Volkswagen UK boss Paul Willis has admitted to the government's Transport Committee it has received more than 28,000 complaints of an "apparent issue" with its 'dieselgate' software fix to date.
The number of complaints has risen by 70% since 2017, when the company last reported findings to the Committee's chair, Lilian Greenwood MP. Over 290,000 UK cars still require a software fix, not including those whose owners have turned down the work being carried out.
The Transport Committee claims it has had "regular reports from owners" claiming that the recall work has impaired their car's performance and running refinement.
"It is important to bear in mind that the technical measures have been implemented in nearly 7.5 million vehicles across Europe and as noted above, in over 870,000 vehicles in the UK", Willis claims.
"The vast majority of customers have been satisfied and have reported no problems with the technical measures whatsoever." The firm as dismissed the vast majority of UK complaints with no action taken.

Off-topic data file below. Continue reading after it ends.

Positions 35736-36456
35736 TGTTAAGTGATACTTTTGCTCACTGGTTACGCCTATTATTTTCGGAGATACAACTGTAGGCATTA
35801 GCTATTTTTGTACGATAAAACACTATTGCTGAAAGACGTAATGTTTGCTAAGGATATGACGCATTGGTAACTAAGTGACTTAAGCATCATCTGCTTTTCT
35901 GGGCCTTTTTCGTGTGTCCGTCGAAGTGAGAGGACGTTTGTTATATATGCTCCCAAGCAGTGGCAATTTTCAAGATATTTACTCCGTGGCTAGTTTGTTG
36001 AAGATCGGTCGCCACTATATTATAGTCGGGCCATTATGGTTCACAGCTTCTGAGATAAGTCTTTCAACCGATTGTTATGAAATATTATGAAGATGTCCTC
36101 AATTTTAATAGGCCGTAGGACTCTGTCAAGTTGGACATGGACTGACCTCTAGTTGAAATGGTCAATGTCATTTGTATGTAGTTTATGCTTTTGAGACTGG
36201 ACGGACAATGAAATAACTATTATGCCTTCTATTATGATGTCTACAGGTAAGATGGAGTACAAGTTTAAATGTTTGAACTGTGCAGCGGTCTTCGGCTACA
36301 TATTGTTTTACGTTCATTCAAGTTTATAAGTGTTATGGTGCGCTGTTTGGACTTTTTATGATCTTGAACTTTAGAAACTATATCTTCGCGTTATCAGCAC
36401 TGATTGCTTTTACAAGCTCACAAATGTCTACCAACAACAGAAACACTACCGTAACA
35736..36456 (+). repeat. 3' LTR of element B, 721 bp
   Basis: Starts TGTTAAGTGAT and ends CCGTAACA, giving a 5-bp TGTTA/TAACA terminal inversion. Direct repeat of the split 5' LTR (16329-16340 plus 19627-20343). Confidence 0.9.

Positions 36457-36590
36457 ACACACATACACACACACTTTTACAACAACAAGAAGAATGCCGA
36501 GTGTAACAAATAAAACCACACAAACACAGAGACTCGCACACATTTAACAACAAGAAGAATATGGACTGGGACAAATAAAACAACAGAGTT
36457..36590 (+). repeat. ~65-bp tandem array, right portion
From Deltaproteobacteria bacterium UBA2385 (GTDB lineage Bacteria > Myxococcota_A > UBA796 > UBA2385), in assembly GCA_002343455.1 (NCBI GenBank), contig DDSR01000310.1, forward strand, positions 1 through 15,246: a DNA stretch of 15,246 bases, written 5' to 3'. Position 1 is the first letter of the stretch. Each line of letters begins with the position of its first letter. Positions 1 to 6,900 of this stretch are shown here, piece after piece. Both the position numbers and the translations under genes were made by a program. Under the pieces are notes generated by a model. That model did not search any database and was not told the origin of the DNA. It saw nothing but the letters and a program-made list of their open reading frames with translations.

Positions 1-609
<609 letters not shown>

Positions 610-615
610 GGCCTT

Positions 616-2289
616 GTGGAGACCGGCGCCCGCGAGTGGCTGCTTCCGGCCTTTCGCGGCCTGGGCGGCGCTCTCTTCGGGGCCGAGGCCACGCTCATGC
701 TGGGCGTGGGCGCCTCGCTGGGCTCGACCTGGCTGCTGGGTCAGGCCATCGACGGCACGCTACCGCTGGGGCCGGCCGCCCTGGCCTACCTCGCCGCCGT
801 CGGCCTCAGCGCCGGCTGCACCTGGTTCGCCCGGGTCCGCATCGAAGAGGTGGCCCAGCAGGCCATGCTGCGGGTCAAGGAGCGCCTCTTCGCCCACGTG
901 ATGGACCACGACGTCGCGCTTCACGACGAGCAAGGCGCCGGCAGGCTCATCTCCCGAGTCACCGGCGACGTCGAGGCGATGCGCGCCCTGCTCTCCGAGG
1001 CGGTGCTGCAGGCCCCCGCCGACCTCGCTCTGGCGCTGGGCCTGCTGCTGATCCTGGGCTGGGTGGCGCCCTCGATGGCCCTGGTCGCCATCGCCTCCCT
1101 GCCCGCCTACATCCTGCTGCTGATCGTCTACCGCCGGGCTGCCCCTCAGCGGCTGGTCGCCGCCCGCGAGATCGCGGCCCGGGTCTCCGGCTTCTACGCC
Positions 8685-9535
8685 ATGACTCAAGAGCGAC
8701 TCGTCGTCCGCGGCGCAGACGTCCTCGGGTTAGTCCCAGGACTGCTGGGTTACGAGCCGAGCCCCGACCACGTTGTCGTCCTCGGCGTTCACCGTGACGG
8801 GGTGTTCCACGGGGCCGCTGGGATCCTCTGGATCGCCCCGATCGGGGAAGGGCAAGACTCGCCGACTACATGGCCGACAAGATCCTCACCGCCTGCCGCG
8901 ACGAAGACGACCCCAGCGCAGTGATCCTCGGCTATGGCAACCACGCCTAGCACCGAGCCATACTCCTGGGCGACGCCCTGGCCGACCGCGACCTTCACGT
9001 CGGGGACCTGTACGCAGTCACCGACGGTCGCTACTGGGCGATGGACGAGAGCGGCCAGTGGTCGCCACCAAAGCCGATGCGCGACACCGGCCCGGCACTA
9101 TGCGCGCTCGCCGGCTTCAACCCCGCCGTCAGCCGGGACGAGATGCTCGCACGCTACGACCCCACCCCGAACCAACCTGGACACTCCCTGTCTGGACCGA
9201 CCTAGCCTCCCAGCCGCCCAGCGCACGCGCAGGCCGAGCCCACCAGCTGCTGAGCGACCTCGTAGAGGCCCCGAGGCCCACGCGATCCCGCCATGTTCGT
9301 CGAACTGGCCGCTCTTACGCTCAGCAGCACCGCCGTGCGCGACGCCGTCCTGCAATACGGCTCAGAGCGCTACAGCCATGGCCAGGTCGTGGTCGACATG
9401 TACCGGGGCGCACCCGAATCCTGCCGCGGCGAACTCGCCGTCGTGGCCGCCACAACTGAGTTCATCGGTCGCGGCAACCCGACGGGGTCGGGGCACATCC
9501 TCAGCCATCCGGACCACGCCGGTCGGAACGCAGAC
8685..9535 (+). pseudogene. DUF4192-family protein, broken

Despite this claim, an Autocar reader has received texts from his local Audi dealer (below) offering a free diagnostic service to owners who have seen their emissions warning light illuminate.
Most of the affected cars use the VW Group's 'EA189' 1.6 and 2.0-litre diesel engine, manufactured between 2007 and 2015. Around 55,000 V6 and V8 diesels are also part of the recall, with some software updates yet to be approved by the German Motor Transport Authority (KBA).
Willis maintained Volkswagen's stance that no compensation will be offered to European customers, stating that “the issue is materially different to in the US compared to the situation in Europe”.